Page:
Making Care Decisions for a Loved One with Dementia

October 5, 2018   /   byHealthier Societies  / Categories :  Medical
Elderly woman with her nurse

If you have a loved one with a progressive disease like dementia, it’s important to provide care and support that can somehow improve their quality of life. The use of medication is an essential part of this, especially in treating symptoms and managing pain.

The sad part is the use of such medications might not make a substantial difference in the later stages of the disease. The already poor quality of life that your loved one has can also be further compromised by the drug, especially if it has serious side effects. You should also know that some medications for dementia symptoms can cause nausea, vomiting, dizziness, and diarrhea.

Time for End-of-Life Care

While most consider dementia as an illness of an aging mind, hospice care centers in Indiana note that it’s a terminal disease. This only makes it important to carefully decide on end-of-life care before cognitive abilities decline and your loved one can no longer make important decisions. Hospice and palliative care can be beneficial for both the patient and the family.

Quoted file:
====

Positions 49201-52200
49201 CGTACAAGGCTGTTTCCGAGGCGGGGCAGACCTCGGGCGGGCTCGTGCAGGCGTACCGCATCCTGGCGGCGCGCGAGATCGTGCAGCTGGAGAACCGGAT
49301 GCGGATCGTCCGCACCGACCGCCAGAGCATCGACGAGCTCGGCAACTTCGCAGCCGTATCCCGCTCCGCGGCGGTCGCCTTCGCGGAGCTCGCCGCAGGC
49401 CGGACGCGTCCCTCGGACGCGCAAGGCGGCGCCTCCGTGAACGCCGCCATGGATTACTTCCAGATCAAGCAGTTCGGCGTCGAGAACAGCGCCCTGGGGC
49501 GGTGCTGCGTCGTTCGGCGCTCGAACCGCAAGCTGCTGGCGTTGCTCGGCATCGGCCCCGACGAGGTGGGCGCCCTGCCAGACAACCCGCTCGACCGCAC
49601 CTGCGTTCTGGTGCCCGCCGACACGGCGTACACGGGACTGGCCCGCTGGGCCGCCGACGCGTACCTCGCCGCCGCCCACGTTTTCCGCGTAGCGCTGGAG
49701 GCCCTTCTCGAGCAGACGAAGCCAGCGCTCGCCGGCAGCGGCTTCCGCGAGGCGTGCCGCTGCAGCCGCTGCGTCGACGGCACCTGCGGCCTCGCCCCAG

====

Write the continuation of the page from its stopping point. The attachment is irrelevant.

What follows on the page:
Making Decisions about Care

As dementia progresses, you might also find it hard to provide ample care and support for a loved one who can no longer voice out their concerns or communicate clearly. The responsibility of making care decisions will then fall on you and other family members. If you end up in such situations, be sure to consider the goals of care, as well as the risks and side effects of the treatment.

Assistance from Experts

People with dementia are likely to experience symptoms and physical changes that can greatly lower their quality of life. Hospice and palliative care experts can offer support and assistance at this difficult time, especially in controlling symptoms, relieving pain, improving quality of life, as well as reducing anxiety for both patients and families.

If your loved one did not express the type of care he or she prefers, making decisions about end-of-life care can be complicated. If you’re in the same situation, it’s best to get help from healthcare providers, while also considering the values of your loved one.

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